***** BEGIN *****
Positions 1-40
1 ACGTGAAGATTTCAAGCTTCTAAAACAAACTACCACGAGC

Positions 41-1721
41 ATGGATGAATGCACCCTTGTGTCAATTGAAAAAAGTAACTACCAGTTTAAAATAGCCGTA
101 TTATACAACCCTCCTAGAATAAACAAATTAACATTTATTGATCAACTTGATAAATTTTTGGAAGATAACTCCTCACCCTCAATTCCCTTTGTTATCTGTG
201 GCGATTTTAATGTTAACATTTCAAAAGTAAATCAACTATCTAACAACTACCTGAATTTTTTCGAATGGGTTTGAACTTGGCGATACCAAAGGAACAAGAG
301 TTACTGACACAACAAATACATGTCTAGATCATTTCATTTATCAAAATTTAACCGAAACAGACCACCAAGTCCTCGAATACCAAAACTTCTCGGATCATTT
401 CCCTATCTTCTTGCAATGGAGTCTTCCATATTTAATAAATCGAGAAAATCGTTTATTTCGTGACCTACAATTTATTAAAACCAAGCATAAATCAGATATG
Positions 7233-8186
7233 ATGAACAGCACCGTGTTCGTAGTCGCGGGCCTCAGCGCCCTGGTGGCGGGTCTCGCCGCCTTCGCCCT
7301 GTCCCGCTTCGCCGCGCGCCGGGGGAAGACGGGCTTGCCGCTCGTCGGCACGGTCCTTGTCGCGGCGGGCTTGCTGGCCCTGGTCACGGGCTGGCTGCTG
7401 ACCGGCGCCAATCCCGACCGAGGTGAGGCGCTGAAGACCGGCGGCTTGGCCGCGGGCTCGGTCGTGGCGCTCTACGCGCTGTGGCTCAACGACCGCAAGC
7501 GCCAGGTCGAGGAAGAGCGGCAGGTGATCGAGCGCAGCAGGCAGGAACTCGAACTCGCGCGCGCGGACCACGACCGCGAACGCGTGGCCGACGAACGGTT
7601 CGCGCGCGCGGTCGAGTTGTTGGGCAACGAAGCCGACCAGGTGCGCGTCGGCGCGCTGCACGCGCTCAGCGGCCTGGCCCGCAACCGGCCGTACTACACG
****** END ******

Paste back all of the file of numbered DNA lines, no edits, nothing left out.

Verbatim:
Positions 1-40
1 ACGTGAAGATTTCAAGCTTCTAAAACAAACTACCACGAGC

Positions 41-1721
41 ATGGATGAATGCACCCTTGTGTCAATTGAAAAAAGTAACTACCAGTTTAAAATAGCCGTA
101 TTATACAACCCTCCTAGAATAAACAAATTAACATTTATTGATCAACTTGATAAATTTTTGGAAGATAACTCCTCACCCTCAATTCCCTTTGTTATCTGTG
201 GCGATTTTAATGTTAACATTTCAAAAGTAAATCAACTATCTAACAACTACCTGAATTTTTTCGAATGGGTTTGAACTTGGCGATACCAAAGGAACAAGAG
301 TTACTGACACAACAAATACATGTCTAGATCATTTCATTTATCAAAATTTAACCGAAACAGACCACCAAGTCCTCGAATACCAAAACTTCTCGGATCATTT
401 CCCTATCTTCTTGCAATGGAGTCTTCCATATTTAATAAATCGAGAAAATCGTTTATTTCGTGACCTACAATTTATTAAAACCAAGCATAAATCAGATATG
Positions 7233-8186
7233 ATGAACAGCACCGTGTTCGTAGTCGCGGGCCTCAGCGCCCTGGTGGCGGGTCTCGCCGCCTTCGCCCT
7301 GTCCCGCTTCGCCGCGCGCCGGGGGAAGACGGGCTTGCCGCTCGTCGGCACGGTCCTTGTCGCGGCGGGCTTGCTGGCCCTGGTCACGGGCTGGCTGCTG
7401 ACCGGCGCCAATCCCGACCGAGGTGAGGCGCTGAAGACCGGCGGCTTGGCCGCGGGCTCGGTCGTGGCGCTCTACGCGCTGTGGCTCAACGACCGCAAGC
7501 GCCAGGTCGAGGAAGAGCGGCAGGTGATCGAGCGCAGCAGGCAGGAACTCGAACTCGCGCGCGCGGACCACGACCGCGAACGCGTGGCCGACGAACGGTT
7601 CGCGCGCGCGGTCGAGTTGTTGGGCAACGAAGCCGACCAGGTGCGCGTCGGCGCGCTGCACGCGCTCAGCGGCCTGGCCCGCAACCGGCCGTACTACACG